Definition of inertial frame of reference: All bodies in inertial motion describe linear relations in space-time coordinates.

Definition of two bodies in same state of inertial motion: Relative to a third body or inertial coordinate system, they have the same velocity as a vector.

Definition of length of a material body in a uniform state of inertial motion: The difference in position of its two ends as measured simultaneously.

Thus we have for a body in a state of inertial motion described by velocity $$\vec{u}$$ in a certain inertial coordinate system, the following linear relationship for it's endpoints A and B:

$$\vec{x}_{A,1} - \vec{u} t_{A,1} = \vec{x}_{A,2} - \vec{u} t_{A,2} \\ \vec{x}_{B,3} - \vec{u} t_{B,3} = \vec{x}_{B,4} - \vec{u} t_{B,4} $$

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We can simplify this somewhat if we use the property of real numbers that there is a zero, thus our coordinate system has an origin, even if this origin is purely a fiction of mathematical convenience.

Then $$\vec{x}_{A,1} - \vec{u} t_{A,1} = \vec{x}_{A,2} - \vec{u} t_{A,2} = \vec{x}_{A,0} \\ \vec{x}_{B,3} - \vec{u} t_{B,3} = \vec{x}_{B,4} - \vec{u} t_{B,4} = \vec{x}_{B,0}$$

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And the length measured between comoving endpoints A and B at any one time is:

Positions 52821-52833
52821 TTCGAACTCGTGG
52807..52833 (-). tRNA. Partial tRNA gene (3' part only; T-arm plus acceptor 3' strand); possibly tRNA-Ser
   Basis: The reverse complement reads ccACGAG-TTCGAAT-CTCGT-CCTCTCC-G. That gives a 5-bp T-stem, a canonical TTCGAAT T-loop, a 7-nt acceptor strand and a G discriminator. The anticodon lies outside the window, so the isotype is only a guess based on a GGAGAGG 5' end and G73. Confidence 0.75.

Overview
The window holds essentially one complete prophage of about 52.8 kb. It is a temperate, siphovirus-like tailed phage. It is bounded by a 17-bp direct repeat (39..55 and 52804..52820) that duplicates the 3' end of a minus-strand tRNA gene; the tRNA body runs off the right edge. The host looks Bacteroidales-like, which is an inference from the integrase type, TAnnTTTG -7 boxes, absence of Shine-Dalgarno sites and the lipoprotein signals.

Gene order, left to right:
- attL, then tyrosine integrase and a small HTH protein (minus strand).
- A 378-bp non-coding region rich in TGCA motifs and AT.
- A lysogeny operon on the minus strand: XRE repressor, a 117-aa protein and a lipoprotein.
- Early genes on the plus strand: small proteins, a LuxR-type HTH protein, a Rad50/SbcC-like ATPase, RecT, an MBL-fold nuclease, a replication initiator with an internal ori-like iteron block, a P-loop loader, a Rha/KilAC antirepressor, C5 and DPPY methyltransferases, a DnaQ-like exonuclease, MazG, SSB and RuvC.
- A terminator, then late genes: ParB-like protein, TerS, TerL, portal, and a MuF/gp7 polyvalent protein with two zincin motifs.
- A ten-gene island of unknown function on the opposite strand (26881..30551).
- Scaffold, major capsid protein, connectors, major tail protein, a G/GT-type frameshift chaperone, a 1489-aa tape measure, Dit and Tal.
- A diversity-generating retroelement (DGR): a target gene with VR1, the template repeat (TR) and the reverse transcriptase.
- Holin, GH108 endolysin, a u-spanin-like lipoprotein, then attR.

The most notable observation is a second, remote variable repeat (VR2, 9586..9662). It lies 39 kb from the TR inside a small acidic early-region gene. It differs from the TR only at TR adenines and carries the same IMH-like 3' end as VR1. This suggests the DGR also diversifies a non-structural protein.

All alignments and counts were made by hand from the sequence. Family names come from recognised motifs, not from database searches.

$$ L_{AB} = \left| \vec{x}_{B,0} - \vec{x}_{A,0} \right|$$

So the question of this thread is what **is** the length of the same material body in a coordinate system where it is not moving.

Newton and Special Relativity give different answers.

For special relativity we can transform space-time points $$( \vec{x}_{A,1} , t_{A,1} ) , \; ( \vec{x}_{A,2} , t_{A,2} ) , \; ( \vec{x}_{B,3} , t_{B,3} ) , \; ( \vec{x}_{B,4} , t_{B,4} ) $$ and recalculate the length in the new coordinates.

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So if $$\left( \vec{x}_{B,0} - \vec{x}_{A,0} \right) \cdot \vec{u} = 0$$ then the motion was perpendicular to the length and there is no change in the length measured.

But if the directions are parallel, the length measure in the coordinate system where the object is not moving is greater than in the coordinate system where the length was moving with velocity u.

$$ L'_{AB} = \frac{1}{\sqrt{1 - \frac{u^2}{c^2}}} L_{AB} > L_{AB}$$.

So if you accept that the length of a moving object is a thing, then length contraction is real, not illusory, in special relativity.